Amazon recently opened a small book store in Seattle that taken at face value provides further evidence that the good old physical book store has plenty of life left in it yet, despite the havoc the behemoth itself has wreaked on the category over the last decade-and-a-half.
Or does it? The likelihood of Amazon going on to roll-out a chain of such high street units is exceedingly low. It involves far too much friction and goes against pretty much everything the US disruptor has stood for.
What it is all about for Amazon is data. When shoppers are interested in a book they scan the code (on their smart-phone or a store assistant can do it for them on the store’s devices) to bring up product information, customer reviews, and most importantly the price – which is not fixed and fluctuates during the day.
What is most interesting is that when customers scan from within the Amazon app on their phones a direct link is created between their activities in the physical environment and what they have been up to online. It’s possible for the company to therefore analyse the shoppers’ buying histories and shopping patterns and to use this insight to feed them real-time recommendations as well as delivering highly targeted promotional offers in-store based on past purchases.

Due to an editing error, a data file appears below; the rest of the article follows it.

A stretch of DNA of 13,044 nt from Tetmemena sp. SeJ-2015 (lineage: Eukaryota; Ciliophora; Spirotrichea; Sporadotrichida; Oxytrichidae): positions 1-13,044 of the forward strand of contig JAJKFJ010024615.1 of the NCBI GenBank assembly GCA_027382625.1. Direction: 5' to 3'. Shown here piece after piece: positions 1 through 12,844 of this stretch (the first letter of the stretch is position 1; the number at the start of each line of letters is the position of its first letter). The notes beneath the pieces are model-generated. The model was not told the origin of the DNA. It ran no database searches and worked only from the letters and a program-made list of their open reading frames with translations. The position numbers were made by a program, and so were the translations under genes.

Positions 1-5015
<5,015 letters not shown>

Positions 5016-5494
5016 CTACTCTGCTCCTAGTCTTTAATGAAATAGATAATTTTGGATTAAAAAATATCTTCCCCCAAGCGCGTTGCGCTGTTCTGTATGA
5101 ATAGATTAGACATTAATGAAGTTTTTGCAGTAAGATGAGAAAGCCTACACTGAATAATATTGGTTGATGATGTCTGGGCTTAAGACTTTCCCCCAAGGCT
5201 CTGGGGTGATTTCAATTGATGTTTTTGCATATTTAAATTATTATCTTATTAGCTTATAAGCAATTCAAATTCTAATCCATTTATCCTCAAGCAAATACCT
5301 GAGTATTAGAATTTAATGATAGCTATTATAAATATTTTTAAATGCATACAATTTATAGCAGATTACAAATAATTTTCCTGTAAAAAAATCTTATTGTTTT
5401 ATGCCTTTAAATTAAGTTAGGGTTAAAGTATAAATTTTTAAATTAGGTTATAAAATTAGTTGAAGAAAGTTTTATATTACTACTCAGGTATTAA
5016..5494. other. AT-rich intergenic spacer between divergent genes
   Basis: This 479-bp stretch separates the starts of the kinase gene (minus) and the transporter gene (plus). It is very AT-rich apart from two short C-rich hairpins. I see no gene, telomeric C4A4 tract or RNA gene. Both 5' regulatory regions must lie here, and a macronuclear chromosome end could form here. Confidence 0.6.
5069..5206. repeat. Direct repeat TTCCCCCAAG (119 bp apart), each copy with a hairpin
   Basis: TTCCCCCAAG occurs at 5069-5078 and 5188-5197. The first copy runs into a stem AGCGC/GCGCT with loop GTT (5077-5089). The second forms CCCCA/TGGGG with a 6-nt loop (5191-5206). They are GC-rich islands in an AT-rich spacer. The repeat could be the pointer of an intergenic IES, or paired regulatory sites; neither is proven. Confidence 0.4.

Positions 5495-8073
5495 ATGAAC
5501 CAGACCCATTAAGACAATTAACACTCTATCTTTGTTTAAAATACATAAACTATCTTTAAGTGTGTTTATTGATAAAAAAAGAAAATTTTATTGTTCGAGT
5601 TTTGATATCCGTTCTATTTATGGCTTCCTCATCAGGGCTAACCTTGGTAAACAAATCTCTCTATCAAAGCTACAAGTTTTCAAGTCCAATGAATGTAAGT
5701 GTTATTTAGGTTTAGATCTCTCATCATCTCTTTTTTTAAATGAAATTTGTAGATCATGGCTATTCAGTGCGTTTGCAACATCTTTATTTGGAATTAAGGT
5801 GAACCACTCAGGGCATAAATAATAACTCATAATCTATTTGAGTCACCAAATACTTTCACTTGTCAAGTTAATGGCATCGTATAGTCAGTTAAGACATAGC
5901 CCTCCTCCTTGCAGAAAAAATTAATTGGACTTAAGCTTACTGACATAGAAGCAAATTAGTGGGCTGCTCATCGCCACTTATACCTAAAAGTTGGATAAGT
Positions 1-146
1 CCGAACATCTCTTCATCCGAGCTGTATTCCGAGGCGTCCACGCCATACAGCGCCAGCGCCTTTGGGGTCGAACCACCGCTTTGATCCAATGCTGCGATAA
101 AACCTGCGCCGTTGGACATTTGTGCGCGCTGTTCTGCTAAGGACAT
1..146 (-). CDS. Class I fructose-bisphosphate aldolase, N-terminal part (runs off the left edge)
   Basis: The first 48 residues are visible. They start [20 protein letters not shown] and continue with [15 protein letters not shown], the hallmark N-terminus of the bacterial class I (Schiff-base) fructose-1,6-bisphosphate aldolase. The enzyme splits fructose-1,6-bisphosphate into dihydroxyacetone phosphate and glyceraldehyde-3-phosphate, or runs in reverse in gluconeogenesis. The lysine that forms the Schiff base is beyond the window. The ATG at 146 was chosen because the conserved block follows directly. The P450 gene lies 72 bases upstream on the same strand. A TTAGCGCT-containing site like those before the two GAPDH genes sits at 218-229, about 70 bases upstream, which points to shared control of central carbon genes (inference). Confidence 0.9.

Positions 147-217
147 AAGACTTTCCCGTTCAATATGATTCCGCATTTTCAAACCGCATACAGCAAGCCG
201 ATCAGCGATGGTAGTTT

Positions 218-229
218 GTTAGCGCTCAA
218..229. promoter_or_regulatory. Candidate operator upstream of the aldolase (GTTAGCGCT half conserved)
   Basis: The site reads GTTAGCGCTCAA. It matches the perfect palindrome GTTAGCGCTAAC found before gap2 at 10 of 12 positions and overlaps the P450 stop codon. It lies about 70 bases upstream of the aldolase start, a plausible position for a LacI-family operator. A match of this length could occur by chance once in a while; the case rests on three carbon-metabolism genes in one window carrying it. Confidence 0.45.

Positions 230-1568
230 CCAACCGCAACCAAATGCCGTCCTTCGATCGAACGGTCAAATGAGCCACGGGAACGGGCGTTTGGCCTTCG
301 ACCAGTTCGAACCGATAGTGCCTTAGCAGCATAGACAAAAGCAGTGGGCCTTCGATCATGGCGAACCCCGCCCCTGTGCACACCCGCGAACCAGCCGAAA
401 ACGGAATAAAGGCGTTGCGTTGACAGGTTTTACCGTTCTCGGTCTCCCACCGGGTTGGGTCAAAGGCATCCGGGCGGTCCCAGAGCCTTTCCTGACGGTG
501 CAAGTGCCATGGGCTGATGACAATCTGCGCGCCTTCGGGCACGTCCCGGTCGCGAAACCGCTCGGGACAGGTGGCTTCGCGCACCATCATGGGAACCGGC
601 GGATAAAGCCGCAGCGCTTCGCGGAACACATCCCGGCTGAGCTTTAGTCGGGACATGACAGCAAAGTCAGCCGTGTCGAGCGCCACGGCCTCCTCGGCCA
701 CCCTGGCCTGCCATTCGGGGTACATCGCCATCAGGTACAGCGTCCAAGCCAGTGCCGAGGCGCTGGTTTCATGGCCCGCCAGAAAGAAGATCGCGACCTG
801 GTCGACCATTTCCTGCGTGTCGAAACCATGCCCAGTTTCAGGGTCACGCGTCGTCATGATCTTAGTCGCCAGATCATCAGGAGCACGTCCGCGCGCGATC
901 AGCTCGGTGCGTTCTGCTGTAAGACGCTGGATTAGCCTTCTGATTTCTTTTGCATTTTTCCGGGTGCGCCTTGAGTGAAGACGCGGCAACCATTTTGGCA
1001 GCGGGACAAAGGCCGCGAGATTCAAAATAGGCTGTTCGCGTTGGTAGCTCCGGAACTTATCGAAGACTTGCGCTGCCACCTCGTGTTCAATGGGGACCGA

The price offered to a customer can be determined by this rich data so valuable shoppers could receive more competitive prices. For the first time we will be seeing real evidence of dynamic pricing in-store. Retailers have historically been shy of exploring this area because of the potential to upset some customers. Dealing with it in-app provides a sufficient level of opacity, with the differential pricing being handled in a very personal manner.
When Amazon has ironed out the wrinkles in this new way of shopping in-store it will have a solution that many retailers would be very keen to adopt because they know the massive value in recognising the shopper both online and in-store and providing the elusive link that ties-up all their interactions with the retailer.
It therefore looks as if Amazon is close to delivering its next solution for retailers that it could add to its existing cloud-based solutions (Amazon Web Services). It is moving gradually away from its initial role of retailer to being a frictionless service provider.
Glynn Davis, editor, Retail Insider
K3 Retail deliver multi-channel solutions that enable retailers to create joined up shopping experiences for their customers whether they choose to buy on-line, direct, in-store or via mobile. It has over 20 years’ experience delivering award winning solutions, to more than 175 internationally recognised retail brands.